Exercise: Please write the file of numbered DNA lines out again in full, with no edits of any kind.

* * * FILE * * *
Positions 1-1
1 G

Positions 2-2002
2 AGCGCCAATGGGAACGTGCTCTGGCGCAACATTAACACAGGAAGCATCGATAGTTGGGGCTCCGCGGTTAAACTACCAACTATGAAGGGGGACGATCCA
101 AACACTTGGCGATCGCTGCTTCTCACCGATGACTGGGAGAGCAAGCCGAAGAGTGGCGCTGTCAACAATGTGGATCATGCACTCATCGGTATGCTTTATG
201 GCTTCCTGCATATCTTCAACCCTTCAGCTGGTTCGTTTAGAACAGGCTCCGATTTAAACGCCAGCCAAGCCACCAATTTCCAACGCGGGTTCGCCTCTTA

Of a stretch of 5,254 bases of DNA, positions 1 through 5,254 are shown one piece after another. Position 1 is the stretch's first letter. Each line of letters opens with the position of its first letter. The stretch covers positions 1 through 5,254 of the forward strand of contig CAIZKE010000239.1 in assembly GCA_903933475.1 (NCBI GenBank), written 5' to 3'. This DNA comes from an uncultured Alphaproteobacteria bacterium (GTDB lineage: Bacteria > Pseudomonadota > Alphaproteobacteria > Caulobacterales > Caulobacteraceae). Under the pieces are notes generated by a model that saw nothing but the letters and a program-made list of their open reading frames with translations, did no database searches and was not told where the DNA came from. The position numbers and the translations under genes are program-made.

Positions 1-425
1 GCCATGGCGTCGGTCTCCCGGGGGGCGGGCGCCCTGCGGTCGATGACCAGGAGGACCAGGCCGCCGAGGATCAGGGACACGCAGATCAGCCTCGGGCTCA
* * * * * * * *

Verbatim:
Positions 1-1
1 G

Positions 2-2002
2 AGCGCCAATGGGAACGTGCTCTGGCGCAACATTAACACAGGAAGCATCGATAGTTGGGGCTCCGCGGTTAAACTACCAACTATGAAGGGGGACGATCCA
101 AACACTTGGCGATCGCTGCTTCTCACCGATGACTGGGAGAGCAAGCCGAAGAGTGGCGCTGTCAACAATGTGGATCATGCACTCATCGGTATGCTTTATG
201 GCTTCCTGCATATCTTCAACCCTTCAGCTGGTTCGTTTAGAACAGGCTCCGATTTAAACGCCAGCCAAGCCACCAATTTCCAACGCGGGTTCGCCTCTTA

Of a stretch of 5,254 bases of DNA, positions 1 through 5,254 are shown one piece after another. Position 1 is the stretch's first letter. Each line of letters opens with the position of its first letter. The stretch covers positions 1 through 5,254 of the forward strand of contig CAIZKE010000239.1 in assembly GCA_903933475.1 (NCBI GenBank), written 5' to 3'. This DNA comes from an uncultured Alphaproteobacteria bacterium (GTDB lineage: Bacteria > Pseudomonadota > Alphaproteobacteria > Caulobacterales > Caulobacteraceae). Under the pieces are notes generated by a model that saw nothing but the letters and a program-made list of their open reading frames with translations, did no database searches and was not told where the DNA came from. The position numbers and the translations under genes are program-made.

Positions 1-425
1 GCCATGGCGTCGGTCTCCCGGGGGGCGGGCGCCCTGCGGTCGATGACCAGGAGGACCAGGCCGCCGAGGATCAGGGACACGCAGATCAGCCTCGGGCTCA